It happened one day at the year's white end,
A Hymn on the Nativity of My Savior
Two neighbors called on an old-time friend.
And they found his shop so meager and mean,
Made gay with a thousand boughs of green.
And Conrad was sitting with face a-shine,
When he suddenly stopped as he stitched a twine,
And said, "Old friends, at dawn today,
When the cock was crowing the night away,
The Lord appeared in a dream to me
And said, 'I am coming your guest to be.'
So I've been busy with feet astir,
Strewing my shop with branches of fir,
The table is spread and the kettle is shined
And over the rafters the holly is twined,
And now I will wait for my Lord to appear
And listen closely so I will hear
His step as He nears my humble place,
And I open the door and look in His face...."
So his friends went home and left Conrad alone,
For this was the happiest day he had known.
For long since his family had passed away
And Conrad had spent a sad Christmas Day.
But he knew with the Lord as his Christmas guest,
This Christmas would be the dearest and best,
And he listened with only joy in his heart.
And with every sound he would rise with a start
And look for the Lord to be standing there
In answer to his earnest prayer.
So he ran to the window after hearing a sound,
But all that he saw on the snow-covered ground
Was a shabby beggar whose shoes were torn
And all of his clothes were ragged and worn.
So Conrad was touched and went to the door
And he said, "Your feet must be frozen and sore,
And I have some shoes in my shop for you
And a coat that will keep you warmer, too."
So with grateful heart the man went away,
But as Conrad noticed the time of day.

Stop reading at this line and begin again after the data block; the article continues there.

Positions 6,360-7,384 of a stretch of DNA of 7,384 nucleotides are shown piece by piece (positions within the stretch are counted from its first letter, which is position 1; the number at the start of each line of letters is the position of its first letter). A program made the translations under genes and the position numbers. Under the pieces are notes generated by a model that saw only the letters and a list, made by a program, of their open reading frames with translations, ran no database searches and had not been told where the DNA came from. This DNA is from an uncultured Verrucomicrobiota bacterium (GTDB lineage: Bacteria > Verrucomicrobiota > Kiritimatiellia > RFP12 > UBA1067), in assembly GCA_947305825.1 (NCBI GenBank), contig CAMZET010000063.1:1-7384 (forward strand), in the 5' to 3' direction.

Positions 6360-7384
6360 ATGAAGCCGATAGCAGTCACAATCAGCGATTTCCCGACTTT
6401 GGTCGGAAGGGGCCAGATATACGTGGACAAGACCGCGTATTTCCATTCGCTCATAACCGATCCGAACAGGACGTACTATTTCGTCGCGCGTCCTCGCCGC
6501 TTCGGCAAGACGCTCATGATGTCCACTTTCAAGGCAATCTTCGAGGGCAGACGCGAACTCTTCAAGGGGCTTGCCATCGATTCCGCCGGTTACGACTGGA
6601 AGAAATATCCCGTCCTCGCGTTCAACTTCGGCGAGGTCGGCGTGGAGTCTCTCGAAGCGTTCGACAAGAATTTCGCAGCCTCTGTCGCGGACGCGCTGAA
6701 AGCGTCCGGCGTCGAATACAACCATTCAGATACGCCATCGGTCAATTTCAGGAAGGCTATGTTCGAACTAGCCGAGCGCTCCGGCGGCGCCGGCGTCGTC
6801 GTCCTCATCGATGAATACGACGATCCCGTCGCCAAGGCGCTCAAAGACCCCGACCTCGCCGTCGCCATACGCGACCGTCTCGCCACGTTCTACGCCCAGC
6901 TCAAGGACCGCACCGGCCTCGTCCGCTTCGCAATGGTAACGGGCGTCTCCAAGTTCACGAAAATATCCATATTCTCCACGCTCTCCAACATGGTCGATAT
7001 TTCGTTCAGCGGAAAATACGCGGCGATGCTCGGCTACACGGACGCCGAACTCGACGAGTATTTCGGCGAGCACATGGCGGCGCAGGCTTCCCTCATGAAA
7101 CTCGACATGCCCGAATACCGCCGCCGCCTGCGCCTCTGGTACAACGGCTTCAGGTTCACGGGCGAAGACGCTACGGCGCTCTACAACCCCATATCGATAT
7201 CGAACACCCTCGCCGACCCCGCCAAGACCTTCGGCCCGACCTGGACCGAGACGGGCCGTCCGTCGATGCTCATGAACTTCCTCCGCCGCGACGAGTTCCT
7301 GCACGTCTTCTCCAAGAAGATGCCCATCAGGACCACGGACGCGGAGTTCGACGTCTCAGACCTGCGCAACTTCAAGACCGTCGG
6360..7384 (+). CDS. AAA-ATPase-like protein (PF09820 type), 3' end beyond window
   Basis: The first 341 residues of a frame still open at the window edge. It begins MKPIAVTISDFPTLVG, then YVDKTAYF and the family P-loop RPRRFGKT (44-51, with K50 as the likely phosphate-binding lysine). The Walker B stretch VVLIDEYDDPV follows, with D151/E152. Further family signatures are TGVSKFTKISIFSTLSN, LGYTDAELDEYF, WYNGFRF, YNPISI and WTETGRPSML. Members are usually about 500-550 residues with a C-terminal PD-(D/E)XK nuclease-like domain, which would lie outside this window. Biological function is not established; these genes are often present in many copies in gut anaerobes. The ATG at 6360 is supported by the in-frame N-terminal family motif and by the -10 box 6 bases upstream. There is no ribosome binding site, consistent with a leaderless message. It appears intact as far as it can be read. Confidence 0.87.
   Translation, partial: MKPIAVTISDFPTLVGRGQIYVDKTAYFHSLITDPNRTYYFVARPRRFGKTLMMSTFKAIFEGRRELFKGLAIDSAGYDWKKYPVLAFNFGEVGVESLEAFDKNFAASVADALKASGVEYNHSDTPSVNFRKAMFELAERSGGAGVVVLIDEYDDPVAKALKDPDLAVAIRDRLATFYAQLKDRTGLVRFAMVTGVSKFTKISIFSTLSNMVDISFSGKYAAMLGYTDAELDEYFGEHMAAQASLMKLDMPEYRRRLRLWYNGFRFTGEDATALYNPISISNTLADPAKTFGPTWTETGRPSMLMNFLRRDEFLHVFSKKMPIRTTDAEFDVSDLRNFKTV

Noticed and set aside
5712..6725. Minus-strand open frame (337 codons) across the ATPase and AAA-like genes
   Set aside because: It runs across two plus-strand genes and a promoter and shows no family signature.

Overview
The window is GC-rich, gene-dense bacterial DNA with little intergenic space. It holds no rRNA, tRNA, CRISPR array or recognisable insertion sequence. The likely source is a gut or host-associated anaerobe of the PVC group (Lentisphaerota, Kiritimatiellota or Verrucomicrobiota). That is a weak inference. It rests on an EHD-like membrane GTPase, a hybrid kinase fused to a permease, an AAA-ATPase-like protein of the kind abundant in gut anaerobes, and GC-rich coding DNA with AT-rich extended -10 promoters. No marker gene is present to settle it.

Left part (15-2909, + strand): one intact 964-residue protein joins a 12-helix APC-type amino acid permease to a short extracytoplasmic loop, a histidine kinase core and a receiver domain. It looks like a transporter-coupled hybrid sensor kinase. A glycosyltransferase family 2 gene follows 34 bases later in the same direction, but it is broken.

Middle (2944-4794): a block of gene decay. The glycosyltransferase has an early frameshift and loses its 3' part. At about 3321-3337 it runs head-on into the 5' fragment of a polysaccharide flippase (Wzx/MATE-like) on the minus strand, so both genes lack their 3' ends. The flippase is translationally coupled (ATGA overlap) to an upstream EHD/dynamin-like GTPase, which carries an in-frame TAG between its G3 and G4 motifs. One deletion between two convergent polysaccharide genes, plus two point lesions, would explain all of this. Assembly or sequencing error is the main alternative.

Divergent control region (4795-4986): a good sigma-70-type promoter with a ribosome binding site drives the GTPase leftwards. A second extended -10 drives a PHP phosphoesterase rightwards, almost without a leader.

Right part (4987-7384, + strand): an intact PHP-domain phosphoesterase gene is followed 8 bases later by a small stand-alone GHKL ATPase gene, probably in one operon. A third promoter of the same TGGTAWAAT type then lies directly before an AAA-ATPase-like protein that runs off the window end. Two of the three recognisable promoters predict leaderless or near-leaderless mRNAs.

He wondered what made the dear Lord so late
And how much longer he'd have to wait,
When he heard a knock and ran to the door,
But it was only a stranger once more,
A bent, old crone with a shawl of black,
A bundle of faggots piled on her back.
She asked for only a place to rest,
But that was reserved for Conrad's great Guest.
But her voice seemed to plead, "Don't send me away
Let me rest awhile on Christmas day."
So Conrad brewed her a steaming cup
And told her to sit at the table and sup.
But after she left he was filled with dismay,
For he saw that the hours were passing away
And the Lord had not come as He said He would,
And Conrad felt sure he had misunderstood.
When out of the stillness he heard a cry,
"Please help me and tell me where am I."
So again he opened his friendly door--
And stood disappointed as twice before,
It was only a child who had wandered away
And was lost from her family on Christmas Day. .
Again Conrad's heart was heavy and sad,
But he knew he should make this little child glad,
So he called her in and wiped her tears
And quieted her childish fears.
Then he led her back to her home once more
But as he entered his own darkened door,
He knew that the Lord was not coming today
For the hours of Christmas had passed away.
So he went to his room and knelt down to pray
And he said, "Dear Lord, why did you delay?
What kept You from coming to call on me?
For I wanted so much Your face to see...."
When soft in the silence a voice he heard,
"Lift up your head for I kept My word--
"Three times My shadow crossed your floor--
Three times I came to your lonely door--
For I was the beggar with bruised, cold feet,
I was the woman you gave to eat,
And I was the child on the homeless street."
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Robert Louis Stevenson
help us rightly to remember
the birth of Jesus, that
we may share in the songs
of the angels, the gladness
of the shepherds, and the
worship of the wise men.
May the Christmas morning
make us happy
to be your children.
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I sing the birth was born tonight,
The Author both of life and light;
The angels so did sound it,
And like the ravished shepherds said,
Who saw the light, and were afraid,
Yet searched, and true they found it.
The Son of God, the eternal King,
That did us all salvation bring,
And freed the soul from danger;
He whom the whole world could not take,
The Word, which heaven and earth did make,
Was now laid in a manger.
The Father's wisdom willed it so,
The Son's obedience knew no "No,"
Both wills were in one stature;
And as that wisdom had decreed,
The Word was now made Flesh indeed,
And took on Him our nature.
What comfort by Him do we win?
Who made Himself the Prince of sin,
To make us heirs of glory?
To see this Babe, all innocence,
A Martyr born in our defense,
Can man forget this story?